Definitive reduction and fracture apposition is best done with bone forceps. Pointed reduction forceps are usually preferred. As the fracture is reduced, an anatomical alignment should be obtained before the forceps are tightened. It may be necessary to readjust to achieve this. If soft tissues have been preserved, the reduction may be difficult to assess.
The clamp is applied perpendicularly to the fracture plane. Its position will mimic that of an appropriately placed lag screw. The clamp should be placed near, but not exactly, where the planned lag screw will be inserted.
The clamp may also interfere with plate application if it lies within the planned plate position. A lag screw placed near the clamp, but outside the plate location may maintain the reduction, and allow clamp removal before the plate is applied.
4 Contouring the plate topenlarge
Fitting the plate to the bone
Depending on the planned plate location, some contouring of the plate is likely to be necessary. This is true distally, posteriorly, and also on the anterolateral surface centrally. Sometimes twisting the plate around the shaft of the humerus provides a better fit, and allows a longer plate.
Contouring is aided by a stable provisional reduction with a clamp or lag screws and a malleable template that can easily be shaped to the bone surface. The template is then used as a guide to shaping the plate to fit the bone.
Use care to avoid fracture displacement while contouring the plate.
It is not necessary to contour the plate if locking head screws are to be used.
5 Lag screw fixation topenlarge
Planning for lag screw
The lag screw should be placed centrally across the plane of the fracture, and perpendicularly to it. For longer spiral fractures a second lag screw will increase stability. Plan lag screw location so that, if possible, the screw heads are outside the chosen area for the plate.
Drill gliding hole
Use a 4.5 mm or 3.5 mm drill (according to screw size) to create a gliding hole, located centrally across the fracture plane, away from the fracture line, and angled perpendicularly to the fracture plane, at the chosen location.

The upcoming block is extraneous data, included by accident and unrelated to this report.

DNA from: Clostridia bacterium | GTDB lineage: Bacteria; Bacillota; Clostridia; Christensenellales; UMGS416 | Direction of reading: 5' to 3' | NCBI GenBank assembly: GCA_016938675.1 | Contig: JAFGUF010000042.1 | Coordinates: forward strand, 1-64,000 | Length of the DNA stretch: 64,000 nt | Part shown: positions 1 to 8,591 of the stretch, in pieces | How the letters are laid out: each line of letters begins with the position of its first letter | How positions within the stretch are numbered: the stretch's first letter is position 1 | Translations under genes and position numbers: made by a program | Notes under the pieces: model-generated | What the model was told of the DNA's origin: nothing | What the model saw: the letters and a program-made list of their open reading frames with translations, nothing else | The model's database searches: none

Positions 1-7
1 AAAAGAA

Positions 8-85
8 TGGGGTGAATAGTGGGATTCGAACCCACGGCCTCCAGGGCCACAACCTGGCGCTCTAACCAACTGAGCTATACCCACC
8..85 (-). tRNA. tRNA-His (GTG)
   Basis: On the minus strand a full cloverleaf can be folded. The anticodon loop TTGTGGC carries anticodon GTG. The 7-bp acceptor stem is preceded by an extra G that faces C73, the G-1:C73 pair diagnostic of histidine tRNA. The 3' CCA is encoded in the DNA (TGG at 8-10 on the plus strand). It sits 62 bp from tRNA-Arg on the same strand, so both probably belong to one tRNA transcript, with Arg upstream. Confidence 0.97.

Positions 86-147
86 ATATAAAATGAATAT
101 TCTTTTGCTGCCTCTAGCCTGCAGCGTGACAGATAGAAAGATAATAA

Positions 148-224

Using an appropriate drill sleeve, drill through the near (cis) cortex.
Drill the pilot hole for the thread
Insert an appropriately sized drill sleeve through the gliding hole to contact the far cortex. Drill through this with the appropriate drill for the pilot hole, 3.2 mm for large fragment screw, 2.5 mm for small fragment screws.
Deep countersinking is often unwise for the thin humeral cortex although shallow countersinking reduces the risk of fissure fracture beneath the screw head. This requires careful surgical judgement. Measure the length of the screw and tap, if necessary. Insert the screw, tightening it carefully. For longer spiral fractures, a second screw is inserted in an appropriate location and orientation, using a similar technique. Both screws should be perpendicular to the fracture plane at the site where they are inserted. Each hole should pass through the middle of the fracture spike, or of the fracture plane of the other fragment.
6 Plate fixation topenlarge
Application of the plate
No periosteal stripping should be done, either for plate fixation or screw placement, but there must be adequate soft tissue exposure sufficient to provide an area for the plate.
The plate should be centered over the fracture, and long enough to allow four holes for bicortical screws in each of the proximal and distal fragments.
Rather than clamping the plate to the bone, it is often helpful to hold the plate to the bone with one well-placed screw in order to confirm that it is contoured correctly.
Be careful not to displace the fracture, as initial lag screws may lack strength. If possible, leave a reduction clamp across the fracture during plate application.
Insert remaining screws
Confirm that contouring of the plate is appropriate and that its position is satisfactory.
Then insert the rest of the screws in neutral positions using either the universal, or appropriate LC-DCP, guide. Screws closest to the fracture site are placed first.
The humerus has a thin cortex and may be osteoporotic, in which case it may be more secure to fill all the screw holes. In the past, the broad plate has been recommended to allow staggered screw holes. This is not necessary, but the screws should be inserted divergently to achieve this effect on the far (trans) cortex.